These are just a few of the problems patients with a certain bone disorder face every day. And until now there was nothing doctors could do to fix it. This new treatment is giving young patients hope for a better life.
Purses, shoes and blouses; for Karlee Wurster who was recently diagnosed with a genetic disorder, this is normal. But early on, the 16-year-old knew something about her was very different. "I had an aide that walked around with me," she told Action News.
At six months old, Karlee was diagnosed with a genetic and sometimes deadly disorder called Hypophosphatasia. "My bones are under-mineralized, so it means they're just weaker than everyone else's," she said.
For some infants, the diagnosis can be a death sentence. For others, it brings frequent bone breaks. For Karlee, it meant a life of pain.
"She frequently started using a wheelchair," Katherine L. Madson, PhD, MD, a pediatric rheumatologist at the Center for Metabolic Bone Disease and Molecular Research at Shriners Hospital for Children, told Action News. "I just tried to cope with it," Karlee said.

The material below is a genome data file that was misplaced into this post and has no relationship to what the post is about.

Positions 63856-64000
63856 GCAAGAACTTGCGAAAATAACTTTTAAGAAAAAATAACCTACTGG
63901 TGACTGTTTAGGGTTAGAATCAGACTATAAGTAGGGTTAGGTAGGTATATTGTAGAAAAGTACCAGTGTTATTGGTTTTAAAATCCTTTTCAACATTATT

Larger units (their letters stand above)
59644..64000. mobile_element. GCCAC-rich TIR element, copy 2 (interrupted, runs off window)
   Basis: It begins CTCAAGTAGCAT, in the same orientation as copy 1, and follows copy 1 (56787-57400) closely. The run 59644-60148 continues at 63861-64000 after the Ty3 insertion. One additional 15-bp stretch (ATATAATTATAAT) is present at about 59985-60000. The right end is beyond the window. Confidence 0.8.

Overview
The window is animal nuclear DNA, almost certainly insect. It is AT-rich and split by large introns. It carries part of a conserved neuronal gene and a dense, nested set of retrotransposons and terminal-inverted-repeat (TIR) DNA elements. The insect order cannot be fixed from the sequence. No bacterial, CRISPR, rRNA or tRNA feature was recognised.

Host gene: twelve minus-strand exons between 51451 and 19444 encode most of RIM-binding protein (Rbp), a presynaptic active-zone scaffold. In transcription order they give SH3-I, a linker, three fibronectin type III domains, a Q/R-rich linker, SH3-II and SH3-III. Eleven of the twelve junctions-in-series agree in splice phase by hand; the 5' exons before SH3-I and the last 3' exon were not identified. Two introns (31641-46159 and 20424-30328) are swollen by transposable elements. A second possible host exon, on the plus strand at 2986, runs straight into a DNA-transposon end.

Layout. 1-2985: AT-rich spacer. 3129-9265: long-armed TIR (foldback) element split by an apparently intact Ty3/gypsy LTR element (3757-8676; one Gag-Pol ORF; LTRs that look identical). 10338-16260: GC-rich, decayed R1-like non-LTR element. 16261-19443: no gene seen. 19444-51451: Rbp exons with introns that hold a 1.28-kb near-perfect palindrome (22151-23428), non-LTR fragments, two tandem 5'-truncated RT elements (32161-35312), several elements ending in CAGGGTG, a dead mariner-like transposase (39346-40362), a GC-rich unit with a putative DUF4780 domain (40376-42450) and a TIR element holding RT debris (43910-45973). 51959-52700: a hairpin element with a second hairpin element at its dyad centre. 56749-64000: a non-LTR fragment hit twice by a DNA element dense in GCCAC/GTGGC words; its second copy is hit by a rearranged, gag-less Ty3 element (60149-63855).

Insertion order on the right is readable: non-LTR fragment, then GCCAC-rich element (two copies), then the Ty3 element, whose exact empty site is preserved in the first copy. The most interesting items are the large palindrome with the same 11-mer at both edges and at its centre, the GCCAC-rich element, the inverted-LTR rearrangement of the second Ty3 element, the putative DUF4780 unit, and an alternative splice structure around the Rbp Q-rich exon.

That was until four years ago, when researchers began testing a drug called ENB 0040 that replaced her missing enzyme –which is needed for bone growth and calcification. Once injected, the drug goes straight to the bone. Similar to insulin injections, patients inject themselves sometimes daily. Within weeks some infants grew new bones, some reached other milestones.
"They'd come in and show us how far they could jump or 'look at how fast I can walk,'" said Dr. Madson. While others assessed their success with steps, Karlee counted something else. "Shopping. I mean I used to only go like 20 minutes," she said. Karlee's mom Kimberly told Action News, "She can do at least 2 hours."
After six weeks she the pain was all but gone, and so was her wheelchair. "We're shoe shopping a lot," Kimberly laughs. It's a pain free shopping spree and Karlee's breaking the bank, not her bones.
Dr. Madson says side effects of the drug she hears about from patients include stinging and bruising near the injection site. Researchers don't yet know if patients will have to continue injections for the rest of their lives. The drug is in phase two clinical trials and is not yet FDA approved.
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